Hiring a fullstack developer is one of many ways to build a digital product or develop an internal tech capability in your company. Is this approach right for your project or company? Read on for the pros and cons of using this approach.

Fullstack Developers

Fullstack Developers have the capability to address front-end and back-end considerations for software development. In simple language:

  • The front end is everything you can see or interact with on a website or in an application. This generally requires knowledge of HTML, CSS, Javascript and some other frameworks and libraries.
  • The back end is the data, processing and storage that powers the website or application. Back end development requires knowledge of a backend programming language (such as PHP, Python, Java or others) and databases.

To be effective, fullstack developers need to be proficient in front end and back end development. Take the considerations in a website as an example:

Good fullstack developers will also need to know about version control, testing strategies and devops tools.

Using the “Solo Fullstack Developer” Approach

Rather than hiring a team of several developers, this approach sees a single developer tasked with the development and implementation of a digital product like an application or a website. There are pros and cons of using this approach.

The Benefits of the Approach

The use of a solo fullstack developer may create substantial benefits:

  • The project should be cheaper, for a start. Often this is a key consideration.
  • One person will be familiar with all elements of the feature or product, and that person will be clearly responsible for modifications, fixes for bugs and responses to customer requests.
  • This structure should also be efficient, as there should be relatively internal conflict in a team of one!
  • In the event that the developer leaves, another person can step in.

The Risks and Limitations of the Approach

Of course, there are risks that come with this approach.

1) The Project Might Not Be Suitable

Not all projects are suitable for this approach. There is definitely a ‘sweet spot’, namely projects of moderate complexity and duration. In contrast, a single developer faced with a two-year build is likely to stagnate and perhaps never see the job through. This approach is perhaps best for projects requiring 3-6 months work.

2) Compromises May Be Required

Secondly, while a feature implemented by a fullstack developer might work flawlessly, its common that the user experience might not be quite right. This is really the area of expertise provided by a UI/UX designer. This is a good example of the compromises that are involved. Using a larger team of specialists would resolve this.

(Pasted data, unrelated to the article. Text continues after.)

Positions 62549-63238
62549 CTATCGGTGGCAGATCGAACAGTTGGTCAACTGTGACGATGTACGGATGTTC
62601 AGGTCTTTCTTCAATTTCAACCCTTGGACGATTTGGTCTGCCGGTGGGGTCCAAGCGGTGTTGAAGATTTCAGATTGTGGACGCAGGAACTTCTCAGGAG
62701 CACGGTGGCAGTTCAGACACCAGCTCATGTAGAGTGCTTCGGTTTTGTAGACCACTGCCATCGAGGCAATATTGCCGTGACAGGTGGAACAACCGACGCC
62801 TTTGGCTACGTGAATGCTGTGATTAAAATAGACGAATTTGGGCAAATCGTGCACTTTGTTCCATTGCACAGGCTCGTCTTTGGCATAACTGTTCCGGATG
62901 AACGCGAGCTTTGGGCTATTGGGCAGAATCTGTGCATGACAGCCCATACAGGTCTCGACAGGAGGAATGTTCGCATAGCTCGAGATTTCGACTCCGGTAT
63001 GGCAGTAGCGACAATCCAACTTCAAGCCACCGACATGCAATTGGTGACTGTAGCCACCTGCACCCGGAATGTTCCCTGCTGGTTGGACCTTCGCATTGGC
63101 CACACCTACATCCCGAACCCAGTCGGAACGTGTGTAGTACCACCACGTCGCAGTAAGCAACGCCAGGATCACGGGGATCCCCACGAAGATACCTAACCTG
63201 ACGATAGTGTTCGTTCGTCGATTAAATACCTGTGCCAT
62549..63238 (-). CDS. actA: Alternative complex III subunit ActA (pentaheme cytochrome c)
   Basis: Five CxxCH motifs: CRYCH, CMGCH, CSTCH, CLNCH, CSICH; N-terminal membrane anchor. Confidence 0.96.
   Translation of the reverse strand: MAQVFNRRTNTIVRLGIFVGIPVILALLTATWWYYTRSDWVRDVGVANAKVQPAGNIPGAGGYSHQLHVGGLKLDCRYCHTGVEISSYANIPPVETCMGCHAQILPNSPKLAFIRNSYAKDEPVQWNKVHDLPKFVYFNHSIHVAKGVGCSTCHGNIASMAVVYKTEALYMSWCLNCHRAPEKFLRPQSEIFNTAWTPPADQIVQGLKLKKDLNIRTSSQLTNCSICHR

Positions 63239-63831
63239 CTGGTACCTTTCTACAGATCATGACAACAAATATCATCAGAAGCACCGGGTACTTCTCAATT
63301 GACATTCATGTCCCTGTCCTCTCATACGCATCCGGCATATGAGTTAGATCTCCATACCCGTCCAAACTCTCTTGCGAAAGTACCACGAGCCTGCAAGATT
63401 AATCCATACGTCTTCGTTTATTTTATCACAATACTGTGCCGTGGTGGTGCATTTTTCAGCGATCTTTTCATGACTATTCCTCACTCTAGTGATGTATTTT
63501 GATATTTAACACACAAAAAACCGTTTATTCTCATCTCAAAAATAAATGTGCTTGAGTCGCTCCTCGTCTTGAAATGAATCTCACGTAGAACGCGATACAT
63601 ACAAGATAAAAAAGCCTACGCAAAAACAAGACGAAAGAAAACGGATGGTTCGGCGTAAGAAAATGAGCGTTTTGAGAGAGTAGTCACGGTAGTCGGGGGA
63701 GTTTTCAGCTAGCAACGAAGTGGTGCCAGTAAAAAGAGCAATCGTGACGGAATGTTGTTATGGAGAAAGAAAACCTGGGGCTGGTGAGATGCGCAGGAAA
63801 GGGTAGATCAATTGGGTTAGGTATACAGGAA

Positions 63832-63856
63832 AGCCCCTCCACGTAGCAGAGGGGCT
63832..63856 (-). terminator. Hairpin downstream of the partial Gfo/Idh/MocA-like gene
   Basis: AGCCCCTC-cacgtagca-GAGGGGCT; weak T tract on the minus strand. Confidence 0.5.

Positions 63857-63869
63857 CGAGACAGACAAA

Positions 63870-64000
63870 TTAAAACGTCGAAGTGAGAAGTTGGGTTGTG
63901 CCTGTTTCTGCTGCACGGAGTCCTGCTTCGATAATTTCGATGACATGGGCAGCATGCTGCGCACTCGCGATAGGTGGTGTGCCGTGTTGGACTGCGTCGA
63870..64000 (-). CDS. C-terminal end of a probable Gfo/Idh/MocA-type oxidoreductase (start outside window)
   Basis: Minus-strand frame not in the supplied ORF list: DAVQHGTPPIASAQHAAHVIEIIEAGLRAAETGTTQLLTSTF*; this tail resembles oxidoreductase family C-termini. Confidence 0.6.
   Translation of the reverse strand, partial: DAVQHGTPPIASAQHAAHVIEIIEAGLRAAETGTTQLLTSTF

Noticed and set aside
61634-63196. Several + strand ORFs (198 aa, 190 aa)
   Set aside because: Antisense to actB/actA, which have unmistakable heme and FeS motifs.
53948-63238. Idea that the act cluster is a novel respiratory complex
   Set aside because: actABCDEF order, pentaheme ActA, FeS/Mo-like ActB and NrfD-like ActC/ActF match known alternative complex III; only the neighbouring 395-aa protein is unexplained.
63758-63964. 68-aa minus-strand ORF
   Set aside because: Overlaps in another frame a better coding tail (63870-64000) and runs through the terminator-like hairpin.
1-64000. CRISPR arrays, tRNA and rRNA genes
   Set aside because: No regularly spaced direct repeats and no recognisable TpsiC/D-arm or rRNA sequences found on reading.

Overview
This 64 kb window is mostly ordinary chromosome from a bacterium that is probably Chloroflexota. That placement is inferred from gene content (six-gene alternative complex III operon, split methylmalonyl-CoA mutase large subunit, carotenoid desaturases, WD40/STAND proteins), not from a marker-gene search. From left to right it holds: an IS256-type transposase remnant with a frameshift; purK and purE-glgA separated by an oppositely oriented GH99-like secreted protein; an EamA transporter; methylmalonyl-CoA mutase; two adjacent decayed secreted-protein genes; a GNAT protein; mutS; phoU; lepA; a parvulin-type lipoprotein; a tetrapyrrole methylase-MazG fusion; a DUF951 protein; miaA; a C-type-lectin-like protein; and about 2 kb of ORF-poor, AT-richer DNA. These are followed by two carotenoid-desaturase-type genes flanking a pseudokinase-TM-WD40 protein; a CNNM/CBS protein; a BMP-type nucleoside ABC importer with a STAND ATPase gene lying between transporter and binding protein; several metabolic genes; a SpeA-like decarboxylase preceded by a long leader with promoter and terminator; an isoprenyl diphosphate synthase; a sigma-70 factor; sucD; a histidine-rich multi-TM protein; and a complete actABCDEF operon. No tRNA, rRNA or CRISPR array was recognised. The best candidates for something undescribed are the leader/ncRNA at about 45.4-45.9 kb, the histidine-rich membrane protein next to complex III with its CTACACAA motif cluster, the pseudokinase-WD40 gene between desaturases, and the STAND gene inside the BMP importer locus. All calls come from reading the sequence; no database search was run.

3) Software is Increasingly Complex

There is a strong argument that development has become much more complex over the past decade. A full stack developer would have been fairly effective in the past with knowledge of HTML5/CSS3, PHP/Python/Ruby, MySQL and Amazon Web Services.

However, it’s likely that a project will require specialized knowledge in all kinds of platforms and frameworks. Think of mobile development platforms like iOS and Android, MV* frameworks such as Angular.js, new object databases such as MongoDB and entirely new approaches like machine learning. Complementary team members may be needed to supplement the core skills provided by a fullstack developer.

4) Key Person Risk

Of course, having a single person with the knowledge and responsibilities for a product has some risk. In the event they leave, you may be faced with a significant delay while they are replaced. Some loss of knowledge may also result in a change in personnel.

When is this Approach Most Appropriate?

The focus on a lone fullstack developer can be a highly successful approach to your early team structure. In fact, many teams start this way!

The approach is most likely to be successful where your project involves an uncomplicated tech stack and you’ve estimated that your Minimum Viable Product will require 3-6 months of work. Best results will require you to have some technical competency and the availability to manage the developer.

An alternative approach is using a small development team. It’ll cost more but is more suitable for some purposes. We discuss the strengths and weaknesses using a small development team here.

Common Profiles for Full Stack Developers

Fullstack developers come in many shapes and sizes, although there are several common profiles. For example:

  • Traditional Fullstack Developers: HTML, CSS, Javascript and at least one back end language like PHP or Java.
  • JavaScript Developers with knowledge of recent frameworks: Although JavaScript was originally intended for front end development, the use of the language continues to evolve through frameworks. A developer with skills in Javascript can now be responsible for both front and back end development though the combination of NodeJS (a back end framework for JavaScript) and either Angular, React or Vue.JS (front end frameworks for JavaScript).
  • Python Developers who specialise in Django: Django is a full-stack open source framework for Python.
  • Ruby Developers: Ruby on Rails is another full-stack open source framework.

Of course, there are many other combinations of programming skills and expertise that can be used by a developer for “full stack” development. Note that becoming a good fullstack developer isn’t easy or fast, but there is a great guide over here at Medium. This guide is also useful if you’re looking to hire a fullstack developer.

Finding Offshore Talent and Getting Started

Your business can save significantly by developing your software offshore. We’re experts in launching and running offshore teams. Find our more about how an offshore software development team might help your project or company.